© 2022 All Rights reserved WUSF
News, Jazz, NPR
Play Live Radio
Next Up:
Available On Air Stations

Five Takeaways From The Man Leading Tampa's RNC Planning

Ken Jones 3.JPG
John O'Connor

Ken Jones is a Tampa native and attorney for a local financial firm.

He's also tasked with leading the group that's hosting the biggest event to hit Tampa since the Super Bowl in 2009.

This is the fifth convention Jones has worked on.

He sat down with WUSF for Florida Matters. Here's five things we learned from the interview.

You can listen to the broadcast version here.

1. The Republican National Convention is a transformative event for Tampa.

Jones believes the RNC will be the moment the world realizes Tampa has grown up. He expects the city's convention, tourism and economy will see a permanent boost.

He's calling it the "economy convention," and hopes it could mean more future conventions, NCAA final or other major events.

"I want people to know that Tampa has arrived," Jones said. "People will look back 15 years from now and I think they'll be able to point to this exact moment -- this week -- this is the time when Tampa really turned the page. They took that step from a city that was at a level maybe '6' or a '7 and we took it up to a 9 or a 10. This is going to put us on the world stage. We're going to take advantage of it. People will never look at Tampa the same again."

2. There's a lot of money at stake for Tampa, now and in the future.

Here's Jones' breakdown of convention spending: $60 million in privately raised money from the host committee; $50 million from the Department of Homeland Security; $20 million from the Federal Election Commission; and $50 million from hotel room nights, taxis, airport landing fees.

"You're looking at $180 million in direct spending, just for the week of the convention," Jones said. "It's a phenomenal amount of money."

But Jones said he learned from past conventions that you just can't expect that money will find it's way to Tampa Bay businesses.

"The forefront of my mind everyday is 'How do I make sure a local Tampa Bay business can benefit?'" he said. "How do I get business for that local caterer on West Gandy Boulevard?  How do I make sure a local bus company or limousine company gets to use their service... If you just show up and think the money will go to the local community, it will never happen. You have to be deliberate and you have to make a concerted effort to make that happen."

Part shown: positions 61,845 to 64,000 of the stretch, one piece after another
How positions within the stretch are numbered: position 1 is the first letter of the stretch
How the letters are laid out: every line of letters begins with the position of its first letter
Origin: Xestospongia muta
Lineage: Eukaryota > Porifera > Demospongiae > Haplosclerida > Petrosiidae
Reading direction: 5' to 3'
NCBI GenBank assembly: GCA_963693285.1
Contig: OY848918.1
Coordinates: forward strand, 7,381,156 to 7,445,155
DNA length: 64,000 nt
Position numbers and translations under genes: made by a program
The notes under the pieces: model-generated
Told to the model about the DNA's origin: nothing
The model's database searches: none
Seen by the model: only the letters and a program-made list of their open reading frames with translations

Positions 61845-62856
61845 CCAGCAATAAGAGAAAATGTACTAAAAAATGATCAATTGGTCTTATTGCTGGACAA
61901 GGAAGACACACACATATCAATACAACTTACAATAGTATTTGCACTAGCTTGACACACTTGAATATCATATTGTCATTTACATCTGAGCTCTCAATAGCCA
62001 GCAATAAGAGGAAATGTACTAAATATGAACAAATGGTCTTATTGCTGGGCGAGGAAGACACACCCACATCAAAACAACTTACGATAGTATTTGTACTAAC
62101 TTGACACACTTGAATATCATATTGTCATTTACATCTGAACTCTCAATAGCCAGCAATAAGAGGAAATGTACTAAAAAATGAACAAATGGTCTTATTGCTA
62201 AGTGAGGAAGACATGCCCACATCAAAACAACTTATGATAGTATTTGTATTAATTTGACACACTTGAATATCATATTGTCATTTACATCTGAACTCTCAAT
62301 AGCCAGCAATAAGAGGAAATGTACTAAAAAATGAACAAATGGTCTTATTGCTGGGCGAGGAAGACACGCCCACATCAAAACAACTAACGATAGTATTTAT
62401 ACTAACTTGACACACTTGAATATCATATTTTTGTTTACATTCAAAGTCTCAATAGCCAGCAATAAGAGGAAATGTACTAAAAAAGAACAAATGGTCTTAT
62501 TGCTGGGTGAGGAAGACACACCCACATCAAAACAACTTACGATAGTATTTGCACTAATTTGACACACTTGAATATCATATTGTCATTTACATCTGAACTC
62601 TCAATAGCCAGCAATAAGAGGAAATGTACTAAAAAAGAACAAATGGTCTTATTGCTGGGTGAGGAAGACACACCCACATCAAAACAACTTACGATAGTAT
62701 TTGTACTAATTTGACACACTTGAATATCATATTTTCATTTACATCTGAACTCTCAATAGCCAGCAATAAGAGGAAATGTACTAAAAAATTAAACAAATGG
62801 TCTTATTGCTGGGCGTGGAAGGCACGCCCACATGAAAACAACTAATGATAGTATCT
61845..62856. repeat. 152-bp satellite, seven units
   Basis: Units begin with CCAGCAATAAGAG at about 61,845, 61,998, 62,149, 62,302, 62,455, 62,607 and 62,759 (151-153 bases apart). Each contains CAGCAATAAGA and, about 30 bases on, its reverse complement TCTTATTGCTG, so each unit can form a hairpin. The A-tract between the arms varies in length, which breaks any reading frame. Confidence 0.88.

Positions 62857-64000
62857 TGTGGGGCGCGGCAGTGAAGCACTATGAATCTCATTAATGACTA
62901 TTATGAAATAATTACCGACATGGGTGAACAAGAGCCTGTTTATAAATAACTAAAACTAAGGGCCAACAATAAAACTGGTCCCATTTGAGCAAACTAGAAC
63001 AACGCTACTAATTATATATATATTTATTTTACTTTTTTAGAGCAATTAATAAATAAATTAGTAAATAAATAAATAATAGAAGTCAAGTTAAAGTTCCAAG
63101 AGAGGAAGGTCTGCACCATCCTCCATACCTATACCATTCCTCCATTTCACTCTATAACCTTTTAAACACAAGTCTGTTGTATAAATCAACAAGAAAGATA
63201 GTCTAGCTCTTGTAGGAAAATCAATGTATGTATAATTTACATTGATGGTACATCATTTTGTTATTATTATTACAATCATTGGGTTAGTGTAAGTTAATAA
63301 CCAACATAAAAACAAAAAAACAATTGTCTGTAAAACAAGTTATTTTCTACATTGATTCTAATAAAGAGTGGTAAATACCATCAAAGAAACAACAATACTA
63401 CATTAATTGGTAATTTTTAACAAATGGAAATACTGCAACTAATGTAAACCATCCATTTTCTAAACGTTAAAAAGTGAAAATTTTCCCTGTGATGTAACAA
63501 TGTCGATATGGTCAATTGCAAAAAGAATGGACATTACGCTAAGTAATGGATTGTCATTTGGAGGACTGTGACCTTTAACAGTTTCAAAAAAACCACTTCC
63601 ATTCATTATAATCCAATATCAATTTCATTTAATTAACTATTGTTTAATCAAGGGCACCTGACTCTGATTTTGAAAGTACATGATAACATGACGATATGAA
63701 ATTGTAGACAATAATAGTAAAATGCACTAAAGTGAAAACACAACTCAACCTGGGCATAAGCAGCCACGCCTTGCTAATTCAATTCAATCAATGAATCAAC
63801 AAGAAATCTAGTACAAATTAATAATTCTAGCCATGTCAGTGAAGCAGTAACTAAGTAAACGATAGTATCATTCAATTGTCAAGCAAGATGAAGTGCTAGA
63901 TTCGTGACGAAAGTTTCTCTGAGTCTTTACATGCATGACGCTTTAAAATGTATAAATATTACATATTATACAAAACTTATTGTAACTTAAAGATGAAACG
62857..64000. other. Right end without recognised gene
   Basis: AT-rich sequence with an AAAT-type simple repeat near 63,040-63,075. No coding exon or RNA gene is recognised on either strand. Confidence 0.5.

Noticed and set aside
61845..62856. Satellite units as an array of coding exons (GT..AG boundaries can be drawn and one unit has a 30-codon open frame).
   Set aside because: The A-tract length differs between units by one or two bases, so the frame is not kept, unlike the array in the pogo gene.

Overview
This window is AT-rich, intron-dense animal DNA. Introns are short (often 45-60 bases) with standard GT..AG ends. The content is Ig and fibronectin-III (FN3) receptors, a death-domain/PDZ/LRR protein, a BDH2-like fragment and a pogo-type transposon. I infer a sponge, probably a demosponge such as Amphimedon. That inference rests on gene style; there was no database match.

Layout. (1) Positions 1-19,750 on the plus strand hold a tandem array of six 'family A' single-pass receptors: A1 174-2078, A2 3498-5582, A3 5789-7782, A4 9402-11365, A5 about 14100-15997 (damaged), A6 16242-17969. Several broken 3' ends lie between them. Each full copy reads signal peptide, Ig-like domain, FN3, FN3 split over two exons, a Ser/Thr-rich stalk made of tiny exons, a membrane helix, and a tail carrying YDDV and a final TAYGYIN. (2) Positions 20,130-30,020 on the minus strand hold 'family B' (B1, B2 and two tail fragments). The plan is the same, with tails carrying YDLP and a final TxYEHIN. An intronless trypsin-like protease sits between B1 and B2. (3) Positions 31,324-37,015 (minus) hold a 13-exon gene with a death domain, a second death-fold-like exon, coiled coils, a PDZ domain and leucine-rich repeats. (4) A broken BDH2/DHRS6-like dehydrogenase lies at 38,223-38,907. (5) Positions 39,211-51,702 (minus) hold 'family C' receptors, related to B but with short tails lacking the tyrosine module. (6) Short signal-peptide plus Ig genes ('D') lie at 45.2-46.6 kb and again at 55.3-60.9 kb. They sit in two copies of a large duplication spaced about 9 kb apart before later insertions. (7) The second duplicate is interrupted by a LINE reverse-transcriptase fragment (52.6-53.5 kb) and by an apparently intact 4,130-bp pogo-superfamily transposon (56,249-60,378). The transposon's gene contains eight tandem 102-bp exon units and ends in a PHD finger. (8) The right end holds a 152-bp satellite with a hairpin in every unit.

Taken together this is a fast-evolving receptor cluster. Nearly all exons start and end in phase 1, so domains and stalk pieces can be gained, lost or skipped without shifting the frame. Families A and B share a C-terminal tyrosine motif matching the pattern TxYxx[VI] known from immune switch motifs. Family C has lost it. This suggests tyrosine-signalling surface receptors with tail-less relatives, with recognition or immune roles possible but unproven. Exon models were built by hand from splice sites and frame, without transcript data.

3. The biggest challenge is making the trains run on time.

Finding hotels for convention delegates and more than 15,000 media is the biggest challenge. Then, Jones said, you have to find a way to get them around Tampa and to the convention itself.

Jones said the planning is more complicated than other large events because the major decisions about security are out of the host committee's hands. When the Secret Service makes a decision, Jones said, they have to adjust their plans.

"That's the different element about this event versus everything else," Jones said. "The security for this event, much different than an Olympic games, much different than a Super Bowl. More akin to a presidential inauguration...You don't get a mulligan on this one. You only get one chance to get it right.

"We don't get to make security decisions. And thank goodness for that. That's somebody else's responsibility."

4. Laid-back Tampa is going with the flow -- so far.

Though plenty of people in Tampa are already tired of hearing about the convention, Jones said the host committee hasn't gotten many complaints about closed streets, chain link fences and Event Zone rules.

Most people understand the RNC is a means to an end, he said.

"The response so far has been one of, I'll say, cautious optimism. Everybody is looking at the map, trying to figure out what the new routes are going to be that week. We haven't had a lot of complaints about it. People understand the temporary inconvenience of traffic, maybe some additional security, is well worth the benefit."

5. The economy has hurt fund-raising.

"You have to raise a lot of money," Jones said. "In a down economy where people are being more cautious with how they spend dollars individually and from the corporate side, you've got to make more asks and you've got to keep after it. So the money piece has been challenging, but we're doing very well there."

WUSF 89.7 depends on donors for the funding it takes to provide you the most trusted source of news and information here in town, across our state, and around the world. Support WUSF now by giving monthly, or make a one-time donation online.